25 December 2012

Last-minute white Christmas

It wasn't snowy when we went to bed last night, but we woke to a light blanket of snow this morning. Talk about cutting it fine. Happy Christmas!

21 December 2012

Yule harvest

As forecast, the weather has turned wintry today, with heavy overnight rain turning into snow this morning. I decided I'd better harvest my last remaining outdoor lettuces, parsnips and some of the spinach. It made a good haul, with nearly a pound of lettuce in all:

We'll still be getting carrots, parsley, sage, spinach and kale from the greenhouse during the rest of the winter, but I expect this will be the last harvest from the vegetable garden. Not that I can complain about picking lettuces on the shortest day of the year!

19 December 2012

Solstice surprises

After a week away from home I was pleased to discover that the young lettuce plants in the greenhouse were still going strong.

I think these must have sown themselves earlier in the year. I'm hoping that I'll be able to use them as a welcome bit of green in a Christmas salad, or perhaps just as a garnish. I covered them up with a spare bit of polythene yesterday to improve their chances of survival as the temperature finally looks likely to drop to more normal December levels after a fairly mild beginning to the month (and with no snow to speak of, so far).

In the barnyard, we've got some even more surprising survivals. There's still some lettuce bravely growing.

And the spinach is still hanging on outside, too.

These probably won't last a lot longer, but it's pleasant to still see some green outside when by now the world is usually a bit whiter than this!

02 December 2012

December pickings

After two days which felt like winter, today we're back in November, as far as the weather is concerned: it's mild, windy and very wet. Although this November wasn't at all like that, I will admit. Looking at the report from our nearest official weather station, they've recorded 16mm of rain/snow in November, compared to an average of over 80! Temperatures, on the other hand, have been close to the long-term average.

As it was so mild today, I went out into the garden to restock my supply of vegetables. I collected beets, parsley, broccoli, and carrots from the greenhouse and a Savoy cabbage, some sunchokes and Brussels tops from the barnyard.

This week we also 'harvested' the male chickens we reared this year: this was our first foray into deliberate meat production after having to get to grips with the process of butchering the chickens which had been killed by a weasel last winter (and once you've tasted slow-reared free-range heritage chicken, you realise what you've been missing out on all your life!). We killed ten of the eleven new roosters (keeping the remaining one as an heir to our other rooster).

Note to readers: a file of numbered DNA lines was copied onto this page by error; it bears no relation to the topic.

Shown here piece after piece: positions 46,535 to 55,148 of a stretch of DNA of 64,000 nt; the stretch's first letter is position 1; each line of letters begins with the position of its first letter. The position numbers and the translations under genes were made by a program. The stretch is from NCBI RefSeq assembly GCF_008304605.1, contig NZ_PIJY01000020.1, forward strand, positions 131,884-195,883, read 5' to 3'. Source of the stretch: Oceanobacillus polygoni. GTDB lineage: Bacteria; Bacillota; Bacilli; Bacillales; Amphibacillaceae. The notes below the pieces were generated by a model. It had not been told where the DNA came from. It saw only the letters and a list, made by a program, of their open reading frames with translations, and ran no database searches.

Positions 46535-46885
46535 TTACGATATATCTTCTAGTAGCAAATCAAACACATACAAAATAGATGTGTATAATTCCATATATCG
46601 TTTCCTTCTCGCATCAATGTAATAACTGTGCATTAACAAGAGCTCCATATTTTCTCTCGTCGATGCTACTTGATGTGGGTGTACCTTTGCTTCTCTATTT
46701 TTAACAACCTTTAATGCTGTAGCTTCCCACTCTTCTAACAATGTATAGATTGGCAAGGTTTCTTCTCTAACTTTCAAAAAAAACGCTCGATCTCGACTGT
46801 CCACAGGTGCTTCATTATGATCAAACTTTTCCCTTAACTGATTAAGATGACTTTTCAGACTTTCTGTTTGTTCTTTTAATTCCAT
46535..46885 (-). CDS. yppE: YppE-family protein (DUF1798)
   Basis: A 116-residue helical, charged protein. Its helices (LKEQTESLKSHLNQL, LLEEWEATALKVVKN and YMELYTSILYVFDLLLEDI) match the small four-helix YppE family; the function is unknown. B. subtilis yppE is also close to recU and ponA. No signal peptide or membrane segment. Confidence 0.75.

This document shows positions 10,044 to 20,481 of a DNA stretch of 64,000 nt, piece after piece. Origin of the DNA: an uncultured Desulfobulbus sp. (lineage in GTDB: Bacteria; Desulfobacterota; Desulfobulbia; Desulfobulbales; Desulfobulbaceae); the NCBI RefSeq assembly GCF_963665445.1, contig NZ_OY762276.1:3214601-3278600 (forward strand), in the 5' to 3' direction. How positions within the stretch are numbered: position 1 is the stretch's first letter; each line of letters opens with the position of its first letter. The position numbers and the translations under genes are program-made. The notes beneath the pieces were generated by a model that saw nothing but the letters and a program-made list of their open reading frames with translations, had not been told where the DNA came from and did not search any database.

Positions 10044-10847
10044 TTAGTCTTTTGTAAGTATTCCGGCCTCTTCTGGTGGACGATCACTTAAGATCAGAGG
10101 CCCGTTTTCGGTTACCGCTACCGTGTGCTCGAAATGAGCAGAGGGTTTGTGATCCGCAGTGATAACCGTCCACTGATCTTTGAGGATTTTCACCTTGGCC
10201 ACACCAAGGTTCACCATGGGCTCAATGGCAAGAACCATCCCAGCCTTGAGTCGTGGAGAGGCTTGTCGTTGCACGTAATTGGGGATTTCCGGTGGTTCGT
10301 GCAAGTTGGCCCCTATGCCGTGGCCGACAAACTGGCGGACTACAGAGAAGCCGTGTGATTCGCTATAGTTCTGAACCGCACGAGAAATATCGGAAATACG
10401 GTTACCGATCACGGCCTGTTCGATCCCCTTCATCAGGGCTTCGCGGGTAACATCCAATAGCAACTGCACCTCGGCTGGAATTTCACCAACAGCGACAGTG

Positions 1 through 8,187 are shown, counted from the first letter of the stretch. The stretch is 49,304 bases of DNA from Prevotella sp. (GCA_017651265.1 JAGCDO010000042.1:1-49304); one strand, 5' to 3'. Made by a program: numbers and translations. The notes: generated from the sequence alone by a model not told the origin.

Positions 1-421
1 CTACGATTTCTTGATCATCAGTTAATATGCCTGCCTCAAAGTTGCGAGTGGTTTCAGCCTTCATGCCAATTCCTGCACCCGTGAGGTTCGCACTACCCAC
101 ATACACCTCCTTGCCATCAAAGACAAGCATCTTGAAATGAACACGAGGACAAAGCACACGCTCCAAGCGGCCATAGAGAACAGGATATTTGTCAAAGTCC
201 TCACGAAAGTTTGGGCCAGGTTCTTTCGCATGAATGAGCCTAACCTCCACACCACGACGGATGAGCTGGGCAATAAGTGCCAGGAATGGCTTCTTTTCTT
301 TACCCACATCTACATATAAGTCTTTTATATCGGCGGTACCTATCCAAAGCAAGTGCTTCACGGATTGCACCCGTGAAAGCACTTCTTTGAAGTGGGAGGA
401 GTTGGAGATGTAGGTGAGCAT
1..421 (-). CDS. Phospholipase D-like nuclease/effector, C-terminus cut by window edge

Heritage breeds like our Buff Orpingtons take a long time to grow, compared to the Cornish Cross chickens which is what you always buy at the supermarket. So where the Cornish X is a non-stop eating machine which is ready to be processed at six or seven weeks (any longer and its legs can't bear the weight of its ballooning breast), the Orpingtons are not fully grown until they are about 20 weeks old. There's a telling photograph on this blog showing the comparative size of the two breeds at five weeks. 'Chickenzilla' is the word that sprang into my mind at the sight of the Cornish X.

The meat is completely different, too. I found an interesting article [PDF] by Gina Bisco yesterday on the American Livestock Breeds Conservancy site about the need for cooking chicken differently when you're using meat from a heritage bird: because they spend longer running around, the leg meat needs longer cooking than the breast and has more texture to it than the meat from a Cornish X (there's also more of it). The leg meat is noticeably darker than the breast meat and responds well to long, slow, relatively low-temperature cooking.

I used two legs and a good selection of garden vegetables to make this chicken noodle and dumpling stew for lunch today. The broth made by the meat and bones of these more mature birds has to be tasted to be believed.